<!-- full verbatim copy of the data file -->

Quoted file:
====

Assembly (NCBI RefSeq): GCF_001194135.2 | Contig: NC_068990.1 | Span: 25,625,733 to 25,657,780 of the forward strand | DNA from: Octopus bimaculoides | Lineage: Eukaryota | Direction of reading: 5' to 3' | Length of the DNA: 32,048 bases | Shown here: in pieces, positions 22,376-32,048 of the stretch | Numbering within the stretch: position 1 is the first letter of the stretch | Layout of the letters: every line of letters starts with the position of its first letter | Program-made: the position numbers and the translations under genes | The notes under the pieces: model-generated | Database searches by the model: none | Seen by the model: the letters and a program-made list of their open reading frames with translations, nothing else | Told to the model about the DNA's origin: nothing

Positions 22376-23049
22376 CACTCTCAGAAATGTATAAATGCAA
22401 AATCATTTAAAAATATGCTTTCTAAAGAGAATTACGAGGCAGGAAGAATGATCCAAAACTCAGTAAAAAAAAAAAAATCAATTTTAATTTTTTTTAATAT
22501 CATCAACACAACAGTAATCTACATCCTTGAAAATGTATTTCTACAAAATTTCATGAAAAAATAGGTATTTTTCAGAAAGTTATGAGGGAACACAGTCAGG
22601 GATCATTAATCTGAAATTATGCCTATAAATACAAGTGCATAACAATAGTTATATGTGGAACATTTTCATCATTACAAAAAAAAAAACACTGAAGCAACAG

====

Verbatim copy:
Assembly (NCBI RefSeq): GCF_001194135.2 | Contig: NC_068990.1 | Span: 25,625,733 to 25,657,780 of the forward strand | DNA from: Octopus bimaculoides | Lineage: Eukaryota | Direction of reading: 5' to 3' | Length of the DNA: 32,048 bases | Shown here: in pieces, positions 22,376-32,048 of the stretch | Numbering within the stretch: position 1 is the first letter of the stretch | Layout of the letters: every line of letters starts with the position of its first letter | Program-made: the position numbers and the translations under genes | The notes under the pieces: model-generated | Database searches by the model: none | Seen by the model: the letters and a program-made list of their open reading frames with translations, nothing else | Told to the model about the DNA's origin: nothing

Positions 22376-23049
22376 CACTCTCAGAAATGTATAAATGCAA
22401 AATCATTTAAAAATATGCTTTCTAAAGAGAATTACGAGGCAGGAAGAATGATCCAAAACTCAGTAAAAAAAAAAAAATCAATTTTAATTTTTTTTAATAT
22501 CATCAACACAACAGTAATCTACATCCTTGAAAATGTATTTCTACAAAATTTCATGAAAAAATAGGTATTTTTCAGAAAGTTATGAGGGAACACAGTCAGG
22601 GATCATTAATCTGAAATTATGCCTATAAATACAAGTGCATAACAATAGTTATATGTGGAACATTTTCATCATTACAAAAAAAAAAACACTGAAGCAACAG